By Bob Townsend
The Craft Brewers Conference (CBC) is a big-time trade show and industry event for brewpubs and packaging breweries that travels to a different American city each year.
In early May, some 14,000 brewers and beer business people descended on Nashville, where the official CBC website greeting — “It’s Time for CBC, Y’all!” — made me want to conjure the gonzo spirit of that son of Louisville, Hunter S. Thompson.
The last time I attended a CBC somewhere in the South, it was 2003 in New Orleans, and it ended up kind of crazy, in that “city-that-care-forgot” way things occasionally get there.
I seem to remember Dogfish Head founder Sam Calagione at d. b.a. on Frenchman Street singing Woody Guthrie songs while dressed as Woody from “Toy Story.”
And Freddy Bensch, Big Kahuna at SweetWater, led an impromptu psychedelic parade down Bourbon Street to check out some of the bad decision bars and clubs along the way.
Back then there were less than 1,500 craft breweries in the U.S., and besides Abita and SweetWater, few could be found around the region.
Now there are over 6,500 in operation all across the country. Thousands more are in planning, and the South has become one of the fastest growing places on earth for new craft breweries.
But beyond being in Nashville, and all the y’all, the South didn’t figure much in the official program of the CBC this time.
The two general session keynote speakers were Midwesterners — Paul Saginaw, co-owner and founding partner of the famous Zingermans deli and gourmet food company in Ann Arbor, Michigan, and Deborah Carey, founder, and president of Wisconsin’s beloved New Glarus Brewing.
They both built companies with admirable cultures. But the same could be said of the good folks behind many upstart Southern restaurants and breweries.
Happily, one night during the conference, a group of them took over Kuchnia and Keller, a hot new Germantown bar and restaurant that chef Aaron Clemins and Nashville restaurateur Tandy Wilson opened in late 2017.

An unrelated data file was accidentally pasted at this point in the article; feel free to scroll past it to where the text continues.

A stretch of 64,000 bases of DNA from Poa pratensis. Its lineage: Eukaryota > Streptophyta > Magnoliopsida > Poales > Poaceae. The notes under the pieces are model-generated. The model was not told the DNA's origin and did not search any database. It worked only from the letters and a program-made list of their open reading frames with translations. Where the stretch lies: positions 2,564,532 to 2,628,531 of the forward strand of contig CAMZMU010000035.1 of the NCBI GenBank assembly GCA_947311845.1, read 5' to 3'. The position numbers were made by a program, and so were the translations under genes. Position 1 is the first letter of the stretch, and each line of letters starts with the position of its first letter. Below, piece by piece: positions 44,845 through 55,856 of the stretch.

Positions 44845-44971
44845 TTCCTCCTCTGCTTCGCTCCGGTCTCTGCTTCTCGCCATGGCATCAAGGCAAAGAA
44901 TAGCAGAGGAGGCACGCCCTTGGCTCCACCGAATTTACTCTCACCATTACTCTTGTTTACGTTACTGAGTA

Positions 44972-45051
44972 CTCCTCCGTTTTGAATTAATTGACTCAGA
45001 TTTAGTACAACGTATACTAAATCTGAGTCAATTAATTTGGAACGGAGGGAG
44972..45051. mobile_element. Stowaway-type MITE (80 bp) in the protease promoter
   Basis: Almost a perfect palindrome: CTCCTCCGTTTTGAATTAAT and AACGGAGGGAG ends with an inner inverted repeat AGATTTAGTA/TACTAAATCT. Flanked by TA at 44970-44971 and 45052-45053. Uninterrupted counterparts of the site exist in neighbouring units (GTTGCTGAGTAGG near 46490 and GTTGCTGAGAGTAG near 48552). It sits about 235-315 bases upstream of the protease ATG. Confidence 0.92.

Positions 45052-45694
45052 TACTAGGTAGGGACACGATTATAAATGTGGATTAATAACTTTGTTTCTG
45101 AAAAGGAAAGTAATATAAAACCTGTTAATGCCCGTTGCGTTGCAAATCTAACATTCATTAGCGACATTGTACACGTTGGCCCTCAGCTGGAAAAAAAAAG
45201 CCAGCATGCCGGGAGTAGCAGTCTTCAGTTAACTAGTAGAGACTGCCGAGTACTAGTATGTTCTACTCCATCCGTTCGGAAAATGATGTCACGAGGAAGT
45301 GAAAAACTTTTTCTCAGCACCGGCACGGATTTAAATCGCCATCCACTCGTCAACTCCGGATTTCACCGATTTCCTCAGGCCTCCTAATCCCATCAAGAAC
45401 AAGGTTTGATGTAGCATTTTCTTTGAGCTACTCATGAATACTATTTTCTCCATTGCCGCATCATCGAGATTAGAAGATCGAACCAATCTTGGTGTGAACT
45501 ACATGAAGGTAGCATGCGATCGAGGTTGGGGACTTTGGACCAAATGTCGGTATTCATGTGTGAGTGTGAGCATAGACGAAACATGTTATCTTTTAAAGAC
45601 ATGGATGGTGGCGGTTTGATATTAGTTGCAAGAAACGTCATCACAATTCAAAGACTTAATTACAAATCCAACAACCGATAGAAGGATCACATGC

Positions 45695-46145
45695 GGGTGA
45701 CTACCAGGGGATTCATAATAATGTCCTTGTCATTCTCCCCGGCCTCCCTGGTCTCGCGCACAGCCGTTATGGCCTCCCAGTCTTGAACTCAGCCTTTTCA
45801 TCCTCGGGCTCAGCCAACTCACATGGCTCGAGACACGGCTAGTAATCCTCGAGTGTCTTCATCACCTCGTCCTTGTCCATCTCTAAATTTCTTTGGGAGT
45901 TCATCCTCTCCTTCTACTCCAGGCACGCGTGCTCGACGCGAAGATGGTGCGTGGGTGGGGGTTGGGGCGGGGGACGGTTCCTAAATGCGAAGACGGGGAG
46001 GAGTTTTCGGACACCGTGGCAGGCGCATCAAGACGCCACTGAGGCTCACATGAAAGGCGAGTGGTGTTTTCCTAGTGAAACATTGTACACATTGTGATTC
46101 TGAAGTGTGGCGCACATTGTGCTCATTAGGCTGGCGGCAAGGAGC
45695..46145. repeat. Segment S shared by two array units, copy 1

Organized by Creature Comforts Brewing from Athens, Georgia, the collaborative event dubbed the K+K All Nighter also featured beers from Nashville’s Southern Grist, Atlanta’s Wrecking Bar, and Brasserie de la Senne from Brussels, Belgium.
Kuchnia and Keller are the Polish and German words for kitchen and cellar, places where you both make and preserve food and drink.
Clemins, a Milwaukee native, passionately recreates hearty favorites from his youth, like braunschweiger, wurzfleischm and pork schnitzel, in a gleaming open kitchen surround by an L-shaped chef’s table.
For the All Nighter, two Atlanta chefs, Ryan Smith of Staplehouse and Terry Koval of Wrecking Bar Brewpub, joined Clemins in the kitchen, as the trio cooked up a mouth-watering array of dishes perfect for pairing with the wide variety of beers listed on the other side of the menu.
While the chefs worked, the brewers, including Yvan De Baets of Brasserie de la Senne, David Stein of Creature Comforts, and Jamie Lee of Southern Grist, milled among the crowd gathered around the bar and talked about their beers.
Among the outstanding parings, I enjoyed the wheat-driven, herbal hop character of Creature Comforts' Dayspring Grisette with Koval’s roasted beet salad, layered in baby mustard greens, ramp relish, cured egg yolk, and thinly sliced, hop-cured coppa.
Smith’s surprisingly rich but delicate roasted cabbage roll with beef cheeks and green garlic broth proved a cross-cultural match with the refreshing lemony-hoppy flavors of Brasserie de la Senne’s lively Taras Boulba blonde ale.
I was more than sated after a few more rounds of those kinds of combos. But it didn’t stop me from venturing into the Nashville night. And I grabbed a ride to a club to hear visiting Memphis musicians Liz Brasher and John Paul Keith rip through two sets of righteous rock and soul while I sipped bourbon.